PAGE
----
5 g SERDOLIT® MB are added to 100 ml of formamide . The mixture is slowly agitated for 1 h at room temperature and finally filtered. After filtration, the purified formamide is stored at -20 °C. Again it should be kept in mind that the resin contains about 50 % water.
Tip: by passing the formamide through a small resin column which had been percolated with some milliliters of formamide to remove the water, better results will be obtained in shorter time.
c) Desalting of proteins
Protein solutions should never come into direct contact with ion exchange resins in the free base or hydrogen form. There will always be unspecific adsorption, precipitation or even denaturation. Dialysis against a mixed bed resin is however possible: the protein solution is filled into a dialysis tubing (e.g. VISKING, cat. No. 44104 or 44110) and suspended in a 10 % suspension of SERDOLIT® MB in a beaker. The resin is slowly agitated. If exhaustion is indicated by colour change, the resin is removed and replaced by fresh material.
d) Removal of SDS
The unbound (surplus) detergent can be removed in the same way as described above for desalting of proteins.
e) Removal of SERVALYT™ carrier ampholytes
Dialysis against mixed bed ion exchangers is an effective and also gentle method (VISKING dialysis tubing, cat. No. 44104 is recommended). As SERVALYT™ reacts positively with ninhydrin, a negative reaction indicates the end of the dialysis.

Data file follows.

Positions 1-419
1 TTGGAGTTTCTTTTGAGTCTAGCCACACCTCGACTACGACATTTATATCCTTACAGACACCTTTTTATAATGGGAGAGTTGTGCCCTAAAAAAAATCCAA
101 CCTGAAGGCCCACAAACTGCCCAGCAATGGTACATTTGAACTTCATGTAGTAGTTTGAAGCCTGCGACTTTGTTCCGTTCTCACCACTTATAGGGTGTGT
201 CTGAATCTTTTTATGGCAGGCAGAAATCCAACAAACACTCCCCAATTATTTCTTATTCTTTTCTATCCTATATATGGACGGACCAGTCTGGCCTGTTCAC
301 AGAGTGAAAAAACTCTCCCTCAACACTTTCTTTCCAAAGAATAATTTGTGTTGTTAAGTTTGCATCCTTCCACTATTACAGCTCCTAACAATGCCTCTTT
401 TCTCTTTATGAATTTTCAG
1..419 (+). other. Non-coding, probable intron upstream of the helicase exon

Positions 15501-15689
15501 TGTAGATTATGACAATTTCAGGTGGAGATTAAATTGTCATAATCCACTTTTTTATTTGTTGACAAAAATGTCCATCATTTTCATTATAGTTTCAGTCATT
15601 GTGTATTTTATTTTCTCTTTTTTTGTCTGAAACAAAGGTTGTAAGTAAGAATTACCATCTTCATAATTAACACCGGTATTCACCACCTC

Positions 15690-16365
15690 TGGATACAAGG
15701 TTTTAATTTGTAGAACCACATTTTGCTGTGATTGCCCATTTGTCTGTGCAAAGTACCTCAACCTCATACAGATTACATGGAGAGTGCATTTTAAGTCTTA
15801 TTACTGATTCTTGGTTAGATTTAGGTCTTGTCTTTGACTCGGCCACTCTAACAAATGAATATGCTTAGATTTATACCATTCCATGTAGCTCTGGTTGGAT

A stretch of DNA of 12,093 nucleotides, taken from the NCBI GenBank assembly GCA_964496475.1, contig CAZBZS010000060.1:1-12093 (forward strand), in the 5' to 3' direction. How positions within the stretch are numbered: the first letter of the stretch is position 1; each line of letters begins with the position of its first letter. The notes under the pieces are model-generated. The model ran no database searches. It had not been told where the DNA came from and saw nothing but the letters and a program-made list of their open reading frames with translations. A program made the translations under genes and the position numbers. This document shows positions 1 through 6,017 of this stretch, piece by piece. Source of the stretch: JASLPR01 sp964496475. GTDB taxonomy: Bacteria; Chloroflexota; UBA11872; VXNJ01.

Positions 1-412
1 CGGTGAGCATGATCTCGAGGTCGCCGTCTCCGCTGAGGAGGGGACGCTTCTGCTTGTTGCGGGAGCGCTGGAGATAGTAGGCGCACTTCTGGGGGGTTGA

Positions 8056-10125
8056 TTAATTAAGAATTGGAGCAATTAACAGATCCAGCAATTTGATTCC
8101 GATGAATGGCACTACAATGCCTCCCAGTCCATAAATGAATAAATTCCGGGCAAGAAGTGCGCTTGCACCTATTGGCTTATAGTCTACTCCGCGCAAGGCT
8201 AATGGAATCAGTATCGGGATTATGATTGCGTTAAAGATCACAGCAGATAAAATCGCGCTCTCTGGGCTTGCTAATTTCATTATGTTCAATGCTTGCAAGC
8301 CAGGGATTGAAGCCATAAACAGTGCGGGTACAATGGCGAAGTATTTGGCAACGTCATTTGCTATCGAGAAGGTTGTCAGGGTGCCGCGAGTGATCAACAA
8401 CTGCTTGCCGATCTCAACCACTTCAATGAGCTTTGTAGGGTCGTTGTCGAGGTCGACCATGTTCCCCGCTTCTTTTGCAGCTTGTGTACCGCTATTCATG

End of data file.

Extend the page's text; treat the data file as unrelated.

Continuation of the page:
f) Selective removal of calcium or transition metal ions
CHELITE CHE and/or CHELITE P in place of conventional cation exchangers will selectively remove di- and trivalent transition metal ions from a buffering solution. The chelating resin should first be equilibrated with the buffering solution to be treated in order to avoid exchange of monovalent ions within the resin. Separation and elution of the ions is done by step-wise lowering the pH (see fig. 7 and 8). Alternatively, transition metal ions can be bound to anion exchangers as negatively charged complexes after adding of complex-forming agents.
Ion exchange resins can also be used for the chromatography of amino acids, sugar derivatives (borate complexes), nucleotides, antibiotics etc. The column length goes up to 100 times the diameter. Separation is based upon different dissociation constants of these substances. Elution can be performed by a stepwise or continuous change of eluent composition. The latter method is recommended for complex mixtures. The stepwise elution (which is rather a fractional elution rather than a chromatographic process) is particularly advantageous because the individual components will appear in high concentration on defined positions of the eluent.
| a) ||Preconcentration and analysis of selected metal ions from various fluids (e.g. blood or beverages) and aqueous solutions|| 1 - 28|
| b) ||Separation of organic acids from biological fluids and aqueous solutions|| 29 - 31|
|c)||Separation and analysis of mixtures of amino acids, amino acid derivatives or nucleotides (see fig. 1)|| 32 - 39|
|d)||Separation of other organic compounds|| 40 - 49|
|e)||Use of ion exchangers as catalysts in organic synthesis, e.g. for sugar derivatives, esters, etc.|| 50 - 58|
|f)||Use of ion exchangers for drug delivery purposes|| 59 - 61|